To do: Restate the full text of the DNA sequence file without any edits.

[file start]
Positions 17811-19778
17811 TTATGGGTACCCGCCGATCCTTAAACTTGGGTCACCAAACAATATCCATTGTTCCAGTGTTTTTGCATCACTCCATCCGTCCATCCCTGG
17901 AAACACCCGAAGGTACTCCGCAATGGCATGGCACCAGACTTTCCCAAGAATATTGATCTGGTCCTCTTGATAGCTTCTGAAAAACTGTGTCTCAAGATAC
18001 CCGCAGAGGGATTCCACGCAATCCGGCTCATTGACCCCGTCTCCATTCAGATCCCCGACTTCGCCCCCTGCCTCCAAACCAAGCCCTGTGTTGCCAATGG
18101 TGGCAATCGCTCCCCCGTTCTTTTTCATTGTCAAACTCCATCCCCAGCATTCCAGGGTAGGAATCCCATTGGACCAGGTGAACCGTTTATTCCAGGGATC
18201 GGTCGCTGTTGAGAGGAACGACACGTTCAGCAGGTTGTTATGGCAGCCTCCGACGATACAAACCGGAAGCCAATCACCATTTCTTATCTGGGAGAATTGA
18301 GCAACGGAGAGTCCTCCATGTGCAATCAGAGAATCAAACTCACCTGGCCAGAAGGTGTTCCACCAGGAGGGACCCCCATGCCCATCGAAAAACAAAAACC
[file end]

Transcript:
Positions 17811-19778
17811 TTATGGGTACCCGCCGATCCTTAAACTTGGGTCACCAAACAATATCCATTGTTCCAGTGTTTTTGCATCACTCCATCCGTCCATCCCTGG
17901 AAACACCCGAAGGTACTCCGCAATGGCATGGCACCAGACTTTCCCAAGAATATTGATCTGGTCCTCTTGATAGCTTCTGAAAAACTGTGTCTCAAGATAC
18001 CCGCAGAGGGATTCCACGCAATCCGGCTCATTGACCCCGTCTCCATTCAGATCCCCGACTTCGCCCCCTGCCTCCAAACCAAGCCCTGTGTTGCCAATGG
18101 TGGCAATCGCTCCCCCGTTCTTTTTCATTGTCAAACTCCATCCCCAGCATTCCAGGGTAGGAATCCCATTGGACCAGGTGAACCGTTTATTCCAGGGATC
18201 GGTCGCTGTTGAGAGGAACGACACGTTCAGCAGGTTGTTATGGCAGCCTCCGACGATACAAACCGGAAGCCAATCACCATTTCTTATCTGGGAGAATTGA
18301 GCAACGGAGAGTCCTCCATGTGCAATCAGAGAATCAAACTCACCTGGCCAGAAGGTGTTCCACCAGGAGGGACCCCCATGCCCATCGAAAAACAAAAACC